Joel Warady: When we started the business [Enjoy Life Foods] 17 years ago, no one knew what we were talking about. We were free of the Top 8 from day one, and we’d go into the supermarkets and talk to the buyers and they didn’t understand how prevalent food allergies were or were going to be. I am very excited that this is raising awareness for food allergies. One of our missions, in addition to creating products that are safe for all people with food allergies, is to help the food industry understand how important this is and to be advocates on your behalf.

Mary Tobin: I really appreciated the stories with the families and how each of the kids were effected. We’ve come a long way. I think about how far all the amazing parents have come and how hard the parents have worked to increase the education. I really think this is a fabulous project — we’re talking about tolerance and how are we going to restore our guts so they are healthy and can move us toward health. Looking at the hope in those kids faces who can eat those cupcakes again — that’s what we want for everyone, and we’re so close.

What is the one thing you learned from Rotten that you can apply to your daily life or your profession?

Susie Hultquist: There’s a lot of work left to do in the restaurant industry, which is why I am committed to making it easier globally to eat out with food allergies. It is one of the top requests for the app that we get from people. They just want to go to another city like Boston, LA, or London, and find safe restaurants. It’s an enjoyable part of life, and it has been too hard. So I am committed to restaurants like Carbon Arc Bar & Board here in the Davis, to chefs like Tony Priolo at Piccolo Sogno, and give them recognition through our app. We are asking people to do the same and give kudos by recommending restaurants that made them feel safe. Spokin plans to aggregate that information to raise that standard of care to a level that has never been done before. There are so many of us — we can not only help people, but we can actually save lives.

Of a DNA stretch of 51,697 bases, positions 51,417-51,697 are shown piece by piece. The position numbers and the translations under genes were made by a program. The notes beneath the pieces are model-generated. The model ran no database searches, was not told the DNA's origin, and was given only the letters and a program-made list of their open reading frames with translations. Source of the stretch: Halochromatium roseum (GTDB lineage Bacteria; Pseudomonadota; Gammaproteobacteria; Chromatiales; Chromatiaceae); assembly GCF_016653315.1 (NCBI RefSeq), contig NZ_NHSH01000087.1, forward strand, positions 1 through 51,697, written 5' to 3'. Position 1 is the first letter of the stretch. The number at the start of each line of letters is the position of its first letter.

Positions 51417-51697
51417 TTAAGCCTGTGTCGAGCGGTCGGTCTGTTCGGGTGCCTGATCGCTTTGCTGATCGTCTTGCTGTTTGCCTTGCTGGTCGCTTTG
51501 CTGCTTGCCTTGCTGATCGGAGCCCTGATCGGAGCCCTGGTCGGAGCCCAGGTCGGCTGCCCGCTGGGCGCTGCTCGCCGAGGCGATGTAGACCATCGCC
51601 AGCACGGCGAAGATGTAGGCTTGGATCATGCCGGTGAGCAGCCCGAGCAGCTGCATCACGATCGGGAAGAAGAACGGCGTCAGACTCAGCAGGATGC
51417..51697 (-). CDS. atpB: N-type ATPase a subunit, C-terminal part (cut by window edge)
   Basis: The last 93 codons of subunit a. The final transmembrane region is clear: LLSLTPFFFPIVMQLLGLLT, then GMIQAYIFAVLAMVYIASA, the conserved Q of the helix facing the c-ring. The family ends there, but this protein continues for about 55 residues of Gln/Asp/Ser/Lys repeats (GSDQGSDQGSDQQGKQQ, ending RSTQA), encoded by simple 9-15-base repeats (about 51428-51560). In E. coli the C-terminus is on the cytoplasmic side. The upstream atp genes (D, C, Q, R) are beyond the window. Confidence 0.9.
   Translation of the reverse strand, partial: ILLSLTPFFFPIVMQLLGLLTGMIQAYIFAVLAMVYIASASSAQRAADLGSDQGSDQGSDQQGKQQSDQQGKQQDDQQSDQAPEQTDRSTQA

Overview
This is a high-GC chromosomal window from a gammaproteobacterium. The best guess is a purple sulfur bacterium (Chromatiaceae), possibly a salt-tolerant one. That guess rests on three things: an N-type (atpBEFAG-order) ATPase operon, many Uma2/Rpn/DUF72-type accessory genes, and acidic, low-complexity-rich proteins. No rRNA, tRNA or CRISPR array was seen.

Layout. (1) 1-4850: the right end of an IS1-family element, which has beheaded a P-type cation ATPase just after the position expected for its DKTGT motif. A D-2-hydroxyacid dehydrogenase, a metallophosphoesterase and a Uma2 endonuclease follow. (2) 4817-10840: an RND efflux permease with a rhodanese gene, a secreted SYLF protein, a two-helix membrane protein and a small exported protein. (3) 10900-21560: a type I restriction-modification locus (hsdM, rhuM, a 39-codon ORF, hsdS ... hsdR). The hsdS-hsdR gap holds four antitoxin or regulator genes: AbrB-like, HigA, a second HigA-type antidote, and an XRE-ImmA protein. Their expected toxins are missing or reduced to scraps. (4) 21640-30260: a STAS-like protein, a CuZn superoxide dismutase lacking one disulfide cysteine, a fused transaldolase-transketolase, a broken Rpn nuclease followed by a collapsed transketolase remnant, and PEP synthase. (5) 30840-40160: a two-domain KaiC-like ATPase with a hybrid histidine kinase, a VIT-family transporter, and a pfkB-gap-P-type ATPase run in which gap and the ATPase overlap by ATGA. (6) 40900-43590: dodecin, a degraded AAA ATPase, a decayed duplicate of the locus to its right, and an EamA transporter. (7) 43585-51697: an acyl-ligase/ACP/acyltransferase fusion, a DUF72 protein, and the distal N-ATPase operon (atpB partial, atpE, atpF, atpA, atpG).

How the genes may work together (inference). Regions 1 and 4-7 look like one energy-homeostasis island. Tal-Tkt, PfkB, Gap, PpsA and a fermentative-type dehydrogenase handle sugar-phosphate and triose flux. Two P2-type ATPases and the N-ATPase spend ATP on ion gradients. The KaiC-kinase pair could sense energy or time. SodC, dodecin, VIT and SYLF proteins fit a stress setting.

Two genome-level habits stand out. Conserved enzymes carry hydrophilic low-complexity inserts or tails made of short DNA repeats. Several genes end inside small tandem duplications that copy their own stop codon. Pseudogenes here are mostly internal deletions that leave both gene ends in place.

Ruchi Gupta: As much as the restaurant industry is difficult, we just went on vacation and every restaurant we went to asked if there was an allergy that we should be aware of, and that was shocking to me because just that intro is all we need to show that they care. To get that into the culture is just amazing. I was just at the Gordon Research Conference this week with top researchers from around the country, and we were discussing all of this. It’s amazing to see how many researchers are in this field compared to 10 years ago and how many people in the research world are committed to it. Hopefully next time they make a documentary, we’ll have so much more to say than we do now — that’s our goal and our mission.